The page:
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Renal Papilla
Kidney Lobe

Renal Papilla

Papilla renalis

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Quick Facts

The renal papilla is the blunted apex of a renal pyramid, found in the inner zone of the renal medulla and projecting into a minor calix (Dorland, 2011).

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Structure and/or Key Feature(s)

The renal papillae are described as the apex or pointed end of each renal pyramid. Each papilla projects into a minor calyx, which lies in the central space of the renal pelvis.

A distinct feature of papillae is their sieve-like appearance, which can be attributed to the presence of many small openings on their surface. Each opening represents a small tubule called the papillary duct, into which the collecting tubules within the renal pyramid converge.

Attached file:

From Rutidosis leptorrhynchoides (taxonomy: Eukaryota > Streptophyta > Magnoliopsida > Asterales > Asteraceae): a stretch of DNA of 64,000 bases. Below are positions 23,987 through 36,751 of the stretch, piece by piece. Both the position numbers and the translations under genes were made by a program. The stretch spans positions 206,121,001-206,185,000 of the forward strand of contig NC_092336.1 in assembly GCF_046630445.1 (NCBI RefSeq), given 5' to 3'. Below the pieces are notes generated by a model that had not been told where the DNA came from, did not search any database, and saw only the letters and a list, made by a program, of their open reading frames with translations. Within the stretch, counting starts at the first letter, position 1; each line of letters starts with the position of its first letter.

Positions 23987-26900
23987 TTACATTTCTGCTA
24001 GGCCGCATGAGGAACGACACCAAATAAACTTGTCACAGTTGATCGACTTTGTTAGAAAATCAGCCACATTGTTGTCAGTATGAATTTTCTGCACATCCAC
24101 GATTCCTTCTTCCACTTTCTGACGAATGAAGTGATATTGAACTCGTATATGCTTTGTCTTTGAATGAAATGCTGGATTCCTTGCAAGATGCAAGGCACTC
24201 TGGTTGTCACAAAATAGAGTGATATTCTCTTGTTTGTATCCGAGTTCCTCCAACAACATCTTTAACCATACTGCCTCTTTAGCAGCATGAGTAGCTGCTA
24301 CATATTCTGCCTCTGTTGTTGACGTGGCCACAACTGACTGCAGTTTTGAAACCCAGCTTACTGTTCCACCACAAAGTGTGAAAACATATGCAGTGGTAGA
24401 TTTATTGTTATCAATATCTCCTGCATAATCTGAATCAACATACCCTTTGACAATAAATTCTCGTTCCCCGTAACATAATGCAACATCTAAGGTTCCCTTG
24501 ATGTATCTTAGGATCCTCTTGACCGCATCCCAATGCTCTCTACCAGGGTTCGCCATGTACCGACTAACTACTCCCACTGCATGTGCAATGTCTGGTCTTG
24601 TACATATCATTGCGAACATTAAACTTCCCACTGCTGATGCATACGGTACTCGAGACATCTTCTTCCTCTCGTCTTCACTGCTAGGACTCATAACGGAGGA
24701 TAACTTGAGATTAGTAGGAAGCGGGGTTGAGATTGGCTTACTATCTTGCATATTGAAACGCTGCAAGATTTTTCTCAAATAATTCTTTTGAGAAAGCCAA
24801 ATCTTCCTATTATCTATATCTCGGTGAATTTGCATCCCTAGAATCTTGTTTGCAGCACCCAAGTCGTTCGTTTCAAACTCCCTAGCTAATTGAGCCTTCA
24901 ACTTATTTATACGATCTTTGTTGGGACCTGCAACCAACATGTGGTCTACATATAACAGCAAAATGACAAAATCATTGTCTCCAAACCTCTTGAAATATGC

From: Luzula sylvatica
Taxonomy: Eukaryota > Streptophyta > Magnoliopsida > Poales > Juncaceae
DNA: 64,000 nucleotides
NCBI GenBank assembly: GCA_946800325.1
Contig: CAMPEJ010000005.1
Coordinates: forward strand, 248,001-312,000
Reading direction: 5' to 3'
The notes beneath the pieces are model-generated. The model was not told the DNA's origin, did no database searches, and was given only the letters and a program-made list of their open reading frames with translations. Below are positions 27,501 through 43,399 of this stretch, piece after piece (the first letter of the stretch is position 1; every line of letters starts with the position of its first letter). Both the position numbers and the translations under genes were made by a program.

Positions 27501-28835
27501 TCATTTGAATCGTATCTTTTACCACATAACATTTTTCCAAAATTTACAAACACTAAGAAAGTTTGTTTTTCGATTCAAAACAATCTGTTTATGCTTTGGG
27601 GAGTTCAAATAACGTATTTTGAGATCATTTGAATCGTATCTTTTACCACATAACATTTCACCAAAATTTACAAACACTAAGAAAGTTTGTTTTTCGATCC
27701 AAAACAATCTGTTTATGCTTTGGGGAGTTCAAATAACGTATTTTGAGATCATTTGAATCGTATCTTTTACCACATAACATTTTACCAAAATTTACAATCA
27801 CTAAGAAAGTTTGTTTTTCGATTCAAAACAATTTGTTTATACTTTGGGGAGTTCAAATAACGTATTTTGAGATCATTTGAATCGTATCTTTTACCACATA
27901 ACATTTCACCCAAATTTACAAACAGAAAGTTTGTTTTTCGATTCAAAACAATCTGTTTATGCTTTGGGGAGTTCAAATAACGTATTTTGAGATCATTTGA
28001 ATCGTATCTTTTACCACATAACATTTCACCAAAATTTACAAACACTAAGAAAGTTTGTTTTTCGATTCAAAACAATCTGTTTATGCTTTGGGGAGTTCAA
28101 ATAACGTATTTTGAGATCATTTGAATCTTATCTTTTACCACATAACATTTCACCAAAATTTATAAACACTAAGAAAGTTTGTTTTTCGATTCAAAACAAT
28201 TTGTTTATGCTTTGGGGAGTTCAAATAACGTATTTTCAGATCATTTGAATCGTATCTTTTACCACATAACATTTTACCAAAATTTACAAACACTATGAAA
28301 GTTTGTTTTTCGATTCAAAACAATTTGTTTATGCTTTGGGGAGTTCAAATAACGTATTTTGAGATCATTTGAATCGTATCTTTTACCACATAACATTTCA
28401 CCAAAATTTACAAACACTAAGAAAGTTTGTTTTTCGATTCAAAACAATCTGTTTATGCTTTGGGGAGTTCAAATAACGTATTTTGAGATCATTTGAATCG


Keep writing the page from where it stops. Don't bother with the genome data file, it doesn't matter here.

Anatomical Relations

Renal papillae are located the apex of the renal pyramids at the junction of the renal medulla and renal pelvis.


Renal papillae carry renal filtrate from the papillary ducts to the minor calyces of the renal pelvis via papillary ducts.

List of Clinical Correlates

—Renal papillary necrosis


Dorland, W. (2011) Dorland's Illustrated Medical Dictionary. 32nd edn. Philadelphia, USA: Elsevier Saunders.

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